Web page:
“I don’t know peace. I grew up in war. Peace for us in Afghanistan … we really don’t know what this word ‘peace’ means.” –Omaid Sharifi, cofounder of the Kabul-based ArtLords
For an entire generation of Afghans, peace remains an idea—something they overwhelmingly desire, yet few have actually experienced. With reports that a U.S.-Taliban deal is expected by the end of February, there is newfound hope that the violence may come to an end. Experts say the political roadmap laid out by the U.S. negotiating team, while fraught with challenges, offers a “massive opportunity” for ending America’s longest war and nearly four decades of continuous conflict in Afghanistan.
But while potential intra-Afghan negotiations will aim to hammer out the parameters of a unified Afghan state, the task of healing Afghan society remains. Living in a conflict zone has warped many Afghans’ daily routines and fomented fear and distrust within communities. For the national peace process to succeed, Afghans will need to create a vision of peace that replaces the role that violence currently plays in their daily lives.
ArtLords: Reimagining Peace
It’s a daunting task, but one that ArtLords has made part of their core mission. The group, founded in 2014 by Omaid Sharifi and Kabir Mokamel, has deemed themselves “artivists”—part artists, part activists advocating for social change. They see artistic expression as a noninvasive way of changing behaviors and attitudes—and discovering what peace looks like.
The organization’s name reimagines the negative stereotype associated with “lords” in Afghanistan, as Kabir and Omaid noted that warlords and drug lords have historically found haven in the country. “We wanted to be the positive lords, the lords that bring empathy, love, and kindness,” said Omaid at a recent USIP event featuring a gallery of the group’s work and a live mural painting where attendees painted collectively. “We wanted to become the voice of the millions that don’t have a voice and a means to speak out.”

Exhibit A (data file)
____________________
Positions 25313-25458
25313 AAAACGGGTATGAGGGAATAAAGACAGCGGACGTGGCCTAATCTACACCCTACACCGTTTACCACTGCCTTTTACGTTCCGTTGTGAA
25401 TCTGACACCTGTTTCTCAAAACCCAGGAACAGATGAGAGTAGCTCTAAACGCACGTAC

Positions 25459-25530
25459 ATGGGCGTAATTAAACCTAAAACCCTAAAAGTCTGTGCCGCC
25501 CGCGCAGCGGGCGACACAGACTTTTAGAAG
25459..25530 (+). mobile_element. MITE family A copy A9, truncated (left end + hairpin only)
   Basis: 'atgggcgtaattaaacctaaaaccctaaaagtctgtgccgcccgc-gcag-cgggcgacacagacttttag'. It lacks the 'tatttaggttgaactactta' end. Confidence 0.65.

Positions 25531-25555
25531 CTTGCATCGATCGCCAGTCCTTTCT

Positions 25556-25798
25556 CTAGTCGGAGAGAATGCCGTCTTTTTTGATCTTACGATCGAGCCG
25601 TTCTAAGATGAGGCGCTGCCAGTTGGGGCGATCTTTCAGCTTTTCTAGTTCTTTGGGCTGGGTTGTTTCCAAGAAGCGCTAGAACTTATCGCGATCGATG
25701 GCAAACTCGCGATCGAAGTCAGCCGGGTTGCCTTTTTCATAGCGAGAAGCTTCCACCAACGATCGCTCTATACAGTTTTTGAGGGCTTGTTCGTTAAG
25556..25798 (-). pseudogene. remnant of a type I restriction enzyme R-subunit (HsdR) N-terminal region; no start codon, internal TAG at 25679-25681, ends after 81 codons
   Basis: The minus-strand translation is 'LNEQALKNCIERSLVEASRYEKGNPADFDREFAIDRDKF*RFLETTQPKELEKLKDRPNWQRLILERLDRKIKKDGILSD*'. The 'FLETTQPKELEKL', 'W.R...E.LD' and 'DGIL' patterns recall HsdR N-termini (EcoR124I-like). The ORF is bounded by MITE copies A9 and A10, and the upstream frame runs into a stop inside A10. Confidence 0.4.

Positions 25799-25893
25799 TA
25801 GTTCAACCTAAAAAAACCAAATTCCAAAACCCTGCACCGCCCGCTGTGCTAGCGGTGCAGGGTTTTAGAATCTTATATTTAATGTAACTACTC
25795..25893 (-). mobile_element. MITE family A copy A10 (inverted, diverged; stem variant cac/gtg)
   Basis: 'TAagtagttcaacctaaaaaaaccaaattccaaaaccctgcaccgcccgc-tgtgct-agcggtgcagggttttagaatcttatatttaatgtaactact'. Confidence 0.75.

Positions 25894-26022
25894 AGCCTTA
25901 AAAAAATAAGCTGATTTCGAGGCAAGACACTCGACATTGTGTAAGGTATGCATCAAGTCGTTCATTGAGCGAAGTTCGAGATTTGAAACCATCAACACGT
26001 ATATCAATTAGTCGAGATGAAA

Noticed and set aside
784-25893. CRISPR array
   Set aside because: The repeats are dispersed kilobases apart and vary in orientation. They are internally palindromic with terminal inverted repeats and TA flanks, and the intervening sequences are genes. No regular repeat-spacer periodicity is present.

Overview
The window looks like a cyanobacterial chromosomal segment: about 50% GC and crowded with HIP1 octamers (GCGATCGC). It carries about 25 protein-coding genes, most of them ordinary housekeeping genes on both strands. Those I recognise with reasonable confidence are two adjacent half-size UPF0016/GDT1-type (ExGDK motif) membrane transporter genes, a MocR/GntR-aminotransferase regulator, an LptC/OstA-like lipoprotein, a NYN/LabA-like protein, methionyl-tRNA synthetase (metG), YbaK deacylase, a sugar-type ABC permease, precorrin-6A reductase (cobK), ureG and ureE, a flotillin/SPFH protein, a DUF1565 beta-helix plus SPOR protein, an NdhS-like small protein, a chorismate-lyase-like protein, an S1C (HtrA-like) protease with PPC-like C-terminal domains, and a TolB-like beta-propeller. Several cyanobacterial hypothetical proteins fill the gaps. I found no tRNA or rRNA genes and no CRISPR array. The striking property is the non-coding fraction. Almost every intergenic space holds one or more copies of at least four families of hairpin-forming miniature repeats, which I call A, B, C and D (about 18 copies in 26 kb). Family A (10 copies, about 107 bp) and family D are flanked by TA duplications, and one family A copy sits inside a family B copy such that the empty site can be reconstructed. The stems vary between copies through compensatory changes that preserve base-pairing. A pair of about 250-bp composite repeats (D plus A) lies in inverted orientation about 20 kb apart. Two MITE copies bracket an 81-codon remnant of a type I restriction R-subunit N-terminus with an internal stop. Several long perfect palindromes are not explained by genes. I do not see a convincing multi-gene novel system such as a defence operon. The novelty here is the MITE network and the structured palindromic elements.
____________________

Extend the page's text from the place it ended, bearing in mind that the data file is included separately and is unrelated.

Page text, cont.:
Their work encompasses a range of styles, but a major motif involves repurposing symbols associated with conflict. “Our heroes have always been someone with an AK-47, or with a sword, and all of them are men,” said Omaid. “We wanted to have heroes that are women, municipality workers, doctors. Changing the narrative, giving people the opportunity to imagine something different.”
ArtLords has grown quickly in size and notoriety, with features in Reuters and on BBC. Today, they have an internationally recognized platform, and their commitment has made them steadfast partners in the country’s peace process—something that USIP has come to know firsthand.
USIP and ArtLords have worked together on numerous projects over the years, including an anti-corruption campaign that featured murals in five Afghan provinces and a mural project that dealt with men, peace and security. USIP Senior Program Officer Belquis Ahmadi says the collaboration has been successful in large part due to the group’s “passion to raise awareness about citizens’ responsibility in curbing corruption and their innovative approach,” adding “[ArtLords] made it easy for us to select them as our implementing partner.”
Looking back on their early days, the group admits it’s hard to believe how far they’ve come. “We did not envision ArtLords to be this big,” said Omaid. “As people who had other jobs, responsibilities, families, we wanted just to contribute to some level of solving a problem in our city.”
But their success comes as no surprise to Roya Rahmani, Afghanistan’s first female ambassador to the United States: “Artists, with their abilities to imagine worlds beyond our own and to find beauty even in times of darkness, are natural leaders on our journey towards peace.”